We are pleased to welcome three distinguished keynote speakers at WASPAA 2017:
- Ville Pulkki, Aalto University, Finland
- Augusto Sarti, Politecnico di Milano, Italy
- Mark Plumbley, Surrey University, UK
Parametric Time-Frequency-Domain Spatial Audio — Delivering Sound According to Human Spatial Resolution
Ville Pulkki, Aalto University, Finland
The application of time-frequency-domain techniques in spatial audio is relatively new, as first attempts were published about 15 years ago. A common property of the techniques is that the sound field is captured with multiple microphones, and its properties are analyzed for each time instance and individually for different frequency bands. These properties can be described by a set of parameters which are subsequently used in processing to achieve different tasks, such as perceptually-motivated reproduction of spatial sound, spatial filtering, or spatial sound synthesis. Such signal-dependent processing relies on more-or-less implicit assumptions of the properties of the spatial and spectral resolution of the listener, and they typically provide a prominent enhancement in quality when compared to signal-independent techniques sharing the same input signal. I will describe in the talk the main approaches and techniques, and also their motivations and underlying assumptions. Directional audio coding (DirAC), which is one of the major techniques in the field, is described in detail. DirAC is discussed in the contexts of spatial sound reproduction and in synthesis of virtual acoustic environments, with first- or higher-order spherical-harmonic microphone input.
Ville Pulkki is an associate professor in the Department of Signal Processing and Acoustics in Aalto University, Helsinki, Finland. He has been working in the field of spatial audio for over 20 years. He developed the vector-base amplitude panning (VBAP) method in his PhD (2001), and directional audio coding after the PhD with his research group. He has also contributions in perception of spatial sound, in laser-based measurement of room responses, and in binaural auditory models.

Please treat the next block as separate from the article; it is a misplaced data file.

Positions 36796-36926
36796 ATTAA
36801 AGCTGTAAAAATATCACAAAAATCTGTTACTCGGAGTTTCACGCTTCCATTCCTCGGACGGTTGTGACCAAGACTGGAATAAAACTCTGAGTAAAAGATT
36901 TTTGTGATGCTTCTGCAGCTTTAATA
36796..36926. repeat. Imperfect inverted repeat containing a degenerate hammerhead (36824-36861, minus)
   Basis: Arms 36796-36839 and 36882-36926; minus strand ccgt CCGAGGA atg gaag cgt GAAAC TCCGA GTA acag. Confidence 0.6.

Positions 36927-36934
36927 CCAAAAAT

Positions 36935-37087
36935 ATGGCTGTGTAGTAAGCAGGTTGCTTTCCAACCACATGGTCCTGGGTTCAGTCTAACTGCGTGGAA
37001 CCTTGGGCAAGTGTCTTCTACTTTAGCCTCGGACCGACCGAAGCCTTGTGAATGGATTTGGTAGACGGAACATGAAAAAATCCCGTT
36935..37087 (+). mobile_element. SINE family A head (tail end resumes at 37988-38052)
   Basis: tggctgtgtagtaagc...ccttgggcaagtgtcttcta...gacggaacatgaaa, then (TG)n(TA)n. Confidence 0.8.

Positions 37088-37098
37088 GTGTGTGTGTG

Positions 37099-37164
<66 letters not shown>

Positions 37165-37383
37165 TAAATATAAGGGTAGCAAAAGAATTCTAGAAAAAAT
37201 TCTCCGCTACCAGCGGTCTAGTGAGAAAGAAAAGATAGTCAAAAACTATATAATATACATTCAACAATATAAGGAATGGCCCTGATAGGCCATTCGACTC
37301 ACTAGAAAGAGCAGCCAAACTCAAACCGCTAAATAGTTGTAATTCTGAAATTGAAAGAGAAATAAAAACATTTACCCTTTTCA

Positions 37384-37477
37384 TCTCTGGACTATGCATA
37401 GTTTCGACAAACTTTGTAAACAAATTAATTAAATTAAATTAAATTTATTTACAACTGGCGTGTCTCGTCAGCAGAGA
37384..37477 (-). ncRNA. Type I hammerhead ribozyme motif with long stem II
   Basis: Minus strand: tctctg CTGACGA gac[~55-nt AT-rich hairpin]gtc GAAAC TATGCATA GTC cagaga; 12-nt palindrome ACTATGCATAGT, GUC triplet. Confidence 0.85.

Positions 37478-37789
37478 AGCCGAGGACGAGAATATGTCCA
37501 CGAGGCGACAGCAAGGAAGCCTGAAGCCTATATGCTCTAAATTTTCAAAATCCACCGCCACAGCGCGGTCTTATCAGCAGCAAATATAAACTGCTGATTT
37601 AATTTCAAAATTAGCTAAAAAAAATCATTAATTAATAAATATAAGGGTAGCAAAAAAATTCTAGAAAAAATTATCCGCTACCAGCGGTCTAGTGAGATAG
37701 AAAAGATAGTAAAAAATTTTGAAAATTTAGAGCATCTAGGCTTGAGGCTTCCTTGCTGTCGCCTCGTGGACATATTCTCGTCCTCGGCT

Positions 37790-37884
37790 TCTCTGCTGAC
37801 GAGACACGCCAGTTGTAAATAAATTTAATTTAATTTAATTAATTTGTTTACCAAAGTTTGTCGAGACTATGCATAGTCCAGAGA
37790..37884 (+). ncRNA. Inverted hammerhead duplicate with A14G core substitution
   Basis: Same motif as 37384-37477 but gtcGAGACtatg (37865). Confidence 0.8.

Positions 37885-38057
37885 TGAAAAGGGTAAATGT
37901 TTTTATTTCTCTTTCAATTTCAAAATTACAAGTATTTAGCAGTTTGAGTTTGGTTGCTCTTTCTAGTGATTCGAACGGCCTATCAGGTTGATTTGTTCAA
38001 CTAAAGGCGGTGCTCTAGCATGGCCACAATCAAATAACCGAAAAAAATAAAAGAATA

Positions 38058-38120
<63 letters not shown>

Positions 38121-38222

Looking into Perfection: the Art and Science of Stradivarius Violins
Augusto Sarti, Politecnico di Milano, Italy
It was only five years ago when I was offered the task of establishing a new research lab devoted to the acoustics of violins in the city of Cremona, UNESCO World Heritage site of the intangible practice of lutherie. It made sense because it was in this very city that the families of Stradivarius, “Guarneri del Gesù” and Amati thrived and taught the world how to seek perfection in musical instrument making. The Musical Acoustics Lab has been hard at work ever since. Settled in the world-renowned Violin Museum, we have been analysing the vibrational, the acoustic and the timbral properties on historical violins, with the purpose of shedding light on the most prestigious “sound generators” ever made. We have done so using tools of signal processing, computational acoustics and machine intelligence.
We learnt how to perform a model-based estimation of the so-called “bridge admittance” to capture the vibrational response of the violin’s body. We developed a technique for measuring the violin’s radiance pattern while it is being played, using a calibrated pair of plenacoustic cameras for simultaneous localization/tracking of the instrument’s pose and high-resolution radiance estimation along a given path. We also developed specific machine learning techniques (typically based on Deep Belief Networks) for studying the timbral qualities of the instruments in relation with other acoustic and vibrational properties, all in a non-invasive (or minimally invasive) fashion. This we applied to all the historical violins of the collection of the Violin Museum of Cremona, as well as on all the winners of the renowned world competition of lutherie that takes place in Cremona every three years.